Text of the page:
Black Friday (Romans 4)

What are you hoping for today?  Black Friday marks the beginning of the Christmas season (except that earlier and earlier each year I notice decorations going up, this year as early as the beginning of Oct!).  Black Friday is so named because it is the day when most business start to become profitable.  We, as Christians, should see today as a special day as well.  It marks the beginning of the season when we started to become profitable.  What do I mean by that?

It marks the beginning of the season which our Savior was born.  Sure, He was really born around July, but this is symbolic of His birth.  By the birth of Jesus, we find our lives have become valuable.  Prior to Jesus we were nothing.  Especially those of us who are Gentiles.  We had no hope.  None.  Paul writes about hope.  He was given a promise that he would father the nations.  Against all hope, Abraham hoped and believed – and He did.

So what are you hoping for today on the day that marks the beginning of the season of Hope?  Christ is Hope.  Without Him we are hopeless and helpless.  I am so thankful for an all sufficient Savior.

This season I am Hoping and believing that next year is better than this one was.  I am forever grateful for what God has done in our lives this year, but it can always be better.  I want to see more of God next year.  I want to see Jesus reign in my friendships, my family, my business, my church, my city and my nation.  I want more of Jesus this Christmas, don’t you?

Take a stand this year for Christ.  Don’t let this season be all about presents and trees.  Remember Jesus.

Romans 4

Abraham Justified by Faith

1 What then shall we say that Abraham, our forefather according to the flesh, discovered in this matter? 2If, in fact, Abraham was justified by works, he had something to boast about—but not before God. 3 What does Scripture say? “Abraham believed God, and it was credited to him as righteousness.”

4 Now to the one who works, wages are not credited as a gift but as an obligation. 5 However, to the one who does not work but trusts God who justifies the ungodly, their faith is credited as righteousness. 6 David says the same thing when he speaks of the blessedness of the one to whom God credits righteousness apart from works:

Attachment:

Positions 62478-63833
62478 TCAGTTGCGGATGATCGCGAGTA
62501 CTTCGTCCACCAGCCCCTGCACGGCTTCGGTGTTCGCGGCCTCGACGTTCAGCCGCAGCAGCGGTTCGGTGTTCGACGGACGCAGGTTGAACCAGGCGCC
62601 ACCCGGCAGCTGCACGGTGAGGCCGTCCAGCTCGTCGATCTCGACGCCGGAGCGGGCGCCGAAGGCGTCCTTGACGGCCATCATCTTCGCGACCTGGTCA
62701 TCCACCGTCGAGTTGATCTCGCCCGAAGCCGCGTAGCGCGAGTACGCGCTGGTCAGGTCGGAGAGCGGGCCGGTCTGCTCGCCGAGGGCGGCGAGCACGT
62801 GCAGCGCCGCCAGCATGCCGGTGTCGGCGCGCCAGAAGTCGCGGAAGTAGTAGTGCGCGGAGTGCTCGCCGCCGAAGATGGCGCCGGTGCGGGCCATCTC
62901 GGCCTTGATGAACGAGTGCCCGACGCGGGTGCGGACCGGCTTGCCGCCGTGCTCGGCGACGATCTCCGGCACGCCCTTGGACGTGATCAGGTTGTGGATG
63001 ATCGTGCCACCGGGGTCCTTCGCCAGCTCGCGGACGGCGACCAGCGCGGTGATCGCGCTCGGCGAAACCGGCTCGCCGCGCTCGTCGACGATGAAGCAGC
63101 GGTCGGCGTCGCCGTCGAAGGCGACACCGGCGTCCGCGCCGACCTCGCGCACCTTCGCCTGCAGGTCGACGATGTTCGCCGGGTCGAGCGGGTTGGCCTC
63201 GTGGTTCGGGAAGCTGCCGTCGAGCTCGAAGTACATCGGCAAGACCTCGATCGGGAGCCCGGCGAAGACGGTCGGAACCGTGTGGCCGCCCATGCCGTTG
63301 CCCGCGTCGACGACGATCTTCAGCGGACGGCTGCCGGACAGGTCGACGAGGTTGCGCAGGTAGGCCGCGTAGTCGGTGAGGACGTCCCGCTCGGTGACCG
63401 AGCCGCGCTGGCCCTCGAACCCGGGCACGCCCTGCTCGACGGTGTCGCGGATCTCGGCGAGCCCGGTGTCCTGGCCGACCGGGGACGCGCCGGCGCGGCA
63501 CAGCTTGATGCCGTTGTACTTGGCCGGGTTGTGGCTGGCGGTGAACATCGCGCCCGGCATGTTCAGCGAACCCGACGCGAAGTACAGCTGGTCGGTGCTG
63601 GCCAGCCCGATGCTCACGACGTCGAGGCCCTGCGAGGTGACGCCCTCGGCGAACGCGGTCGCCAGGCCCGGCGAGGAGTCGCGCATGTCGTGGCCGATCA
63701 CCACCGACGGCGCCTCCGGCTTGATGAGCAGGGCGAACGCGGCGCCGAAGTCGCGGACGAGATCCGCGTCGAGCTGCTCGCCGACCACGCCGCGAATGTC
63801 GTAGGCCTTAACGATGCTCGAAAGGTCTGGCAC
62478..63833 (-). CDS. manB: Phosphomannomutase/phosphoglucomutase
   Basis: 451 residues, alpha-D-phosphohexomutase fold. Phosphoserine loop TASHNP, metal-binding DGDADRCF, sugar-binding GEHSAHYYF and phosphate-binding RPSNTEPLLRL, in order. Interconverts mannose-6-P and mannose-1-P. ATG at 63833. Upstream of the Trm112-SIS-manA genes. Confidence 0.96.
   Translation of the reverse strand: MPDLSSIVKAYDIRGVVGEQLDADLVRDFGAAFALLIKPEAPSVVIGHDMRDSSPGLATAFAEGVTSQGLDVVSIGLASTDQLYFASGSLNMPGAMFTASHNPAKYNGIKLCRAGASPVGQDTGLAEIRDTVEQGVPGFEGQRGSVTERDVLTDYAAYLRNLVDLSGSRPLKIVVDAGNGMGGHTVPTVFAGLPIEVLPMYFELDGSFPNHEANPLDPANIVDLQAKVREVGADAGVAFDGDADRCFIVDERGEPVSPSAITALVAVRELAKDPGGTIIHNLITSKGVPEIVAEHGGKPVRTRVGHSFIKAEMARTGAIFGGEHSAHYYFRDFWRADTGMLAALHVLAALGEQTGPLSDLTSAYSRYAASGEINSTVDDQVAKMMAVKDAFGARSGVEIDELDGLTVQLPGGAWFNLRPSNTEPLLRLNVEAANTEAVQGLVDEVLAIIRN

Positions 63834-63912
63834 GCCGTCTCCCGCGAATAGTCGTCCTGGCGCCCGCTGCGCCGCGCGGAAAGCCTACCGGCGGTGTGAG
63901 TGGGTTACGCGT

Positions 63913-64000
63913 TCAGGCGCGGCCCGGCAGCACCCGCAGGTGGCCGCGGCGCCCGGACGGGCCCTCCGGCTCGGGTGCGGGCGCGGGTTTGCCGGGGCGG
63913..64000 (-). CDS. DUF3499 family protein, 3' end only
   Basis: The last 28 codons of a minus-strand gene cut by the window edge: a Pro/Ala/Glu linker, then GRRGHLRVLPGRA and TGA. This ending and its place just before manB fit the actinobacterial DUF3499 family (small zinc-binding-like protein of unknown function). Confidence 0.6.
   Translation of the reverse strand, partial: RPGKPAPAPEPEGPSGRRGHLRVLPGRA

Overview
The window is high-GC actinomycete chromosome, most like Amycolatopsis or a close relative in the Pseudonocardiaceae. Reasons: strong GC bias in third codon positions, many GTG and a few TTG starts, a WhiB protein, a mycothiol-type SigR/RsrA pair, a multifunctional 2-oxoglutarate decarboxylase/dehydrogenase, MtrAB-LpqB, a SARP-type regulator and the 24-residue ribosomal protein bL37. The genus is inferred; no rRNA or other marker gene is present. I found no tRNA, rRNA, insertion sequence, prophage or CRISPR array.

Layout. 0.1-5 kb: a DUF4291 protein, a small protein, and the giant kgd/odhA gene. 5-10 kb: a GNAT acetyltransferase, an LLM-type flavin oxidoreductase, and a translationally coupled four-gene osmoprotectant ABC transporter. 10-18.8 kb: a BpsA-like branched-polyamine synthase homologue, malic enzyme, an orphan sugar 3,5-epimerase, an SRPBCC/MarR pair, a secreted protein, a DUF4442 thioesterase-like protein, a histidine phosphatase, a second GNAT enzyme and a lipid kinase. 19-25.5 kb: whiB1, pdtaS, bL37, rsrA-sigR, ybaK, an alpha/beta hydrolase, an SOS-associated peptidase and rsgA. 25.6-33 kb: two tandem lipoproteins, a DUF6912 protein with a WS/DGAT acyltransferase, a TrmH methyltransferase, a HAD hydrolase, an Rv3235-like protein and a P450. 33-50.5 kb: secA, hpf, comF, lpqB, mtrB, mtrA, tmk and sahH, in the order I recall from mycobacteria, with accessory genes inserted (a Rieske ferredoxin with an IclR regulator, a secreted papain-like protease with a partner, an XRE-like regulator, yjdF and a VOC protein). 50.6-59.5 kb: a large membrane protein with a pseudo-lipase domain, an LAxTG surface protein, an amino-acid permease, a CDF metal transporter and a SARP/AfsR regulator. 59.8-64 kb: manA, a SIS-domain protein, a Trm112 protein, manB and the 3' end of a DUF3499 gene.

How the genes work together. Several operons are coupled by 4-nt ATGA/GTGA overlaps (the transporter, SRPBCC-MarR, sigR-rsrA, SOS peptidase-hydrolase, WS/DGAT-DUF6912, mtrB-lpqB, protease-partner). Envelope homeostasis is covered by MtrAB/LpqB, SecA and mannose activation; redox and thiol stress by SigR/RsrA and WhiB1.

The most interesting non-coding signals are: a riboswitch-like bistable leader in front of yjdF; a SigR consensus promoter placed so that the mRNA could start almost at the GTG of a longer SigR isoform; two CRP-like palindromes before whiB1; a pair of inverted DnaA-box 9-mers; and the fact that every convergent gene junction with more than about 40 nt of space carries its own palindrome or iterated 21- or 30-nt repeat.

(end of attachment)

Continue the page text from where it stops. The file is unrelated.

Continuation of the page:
7 “Blessed are those
whose transgressions are forgiven,
whose sins are covered.
8 Blessed is the one
whose sin the Lord will never count against them.”

9 Is this blessedness only for the circumcised, or also for the uncircumcised? We have been saying that Abraham’s faith was credited to him as righteousness. 10 Under what circumstances was it credited? Was it after he was circumcised, or before? It was not after, but before! 11 And he received circumcision as a sign, a seal of the righteousness that he had by faith while he was still uncircumcised. So then, he is the father of all who believe but have not been circumcised, in order that righteousness might be credited to them. 12 And he is then also the father of the circumcised who not only are circumcised but who also follow in the footsteps of the faith that our father Abraham had before he was circumcised.

13 It was not through the law that Abraham and his offspring received the promise that he would be heir of the world, but through the righteousness that comes by faith. 14 For if those who depend on the law are heirs, faith means nothing and the promise is worthless, 15 because the law brings wrath. And where there is no law there is no transgression.

16 Therefore, the promise comes by faith, so that it may be by grace and may be guaranteed to all Abraham’s offspring—not only to those who are of the law but also to those who have the faith of Abraham. He is the father of us all. 17 As it is written: “I have made you a father of many nations.” He is our father in the sight of God, in whom he believed—the God who gives life to the dead and calls into being things that were not.

18 Against all hope, Abraham in hope believed and so became the father of many nations, just as it had been said to him, “So shall your offspring be.” 19 Without weakening in his faith, he faced the fact that his body was as good as dead—since he was about a hundred years old—and that Sarah’s womb was also dead.20 Yet he did not waver through unbelief regarding the promise of God, but was strengthened in his faith and gave glory to God, 21 being fully persuaded that God had power to do what he had promised. 22 This is why “it was credited to him as righteousness.” 23 The words “it was credited to him” were written not for him alone, 24 but also for us, to whom God will credit righteousness—for us who believe in him who raised Jesus our Lord from the dead. 25 He was delivered over to death for our sins and was raised to life for our justification.



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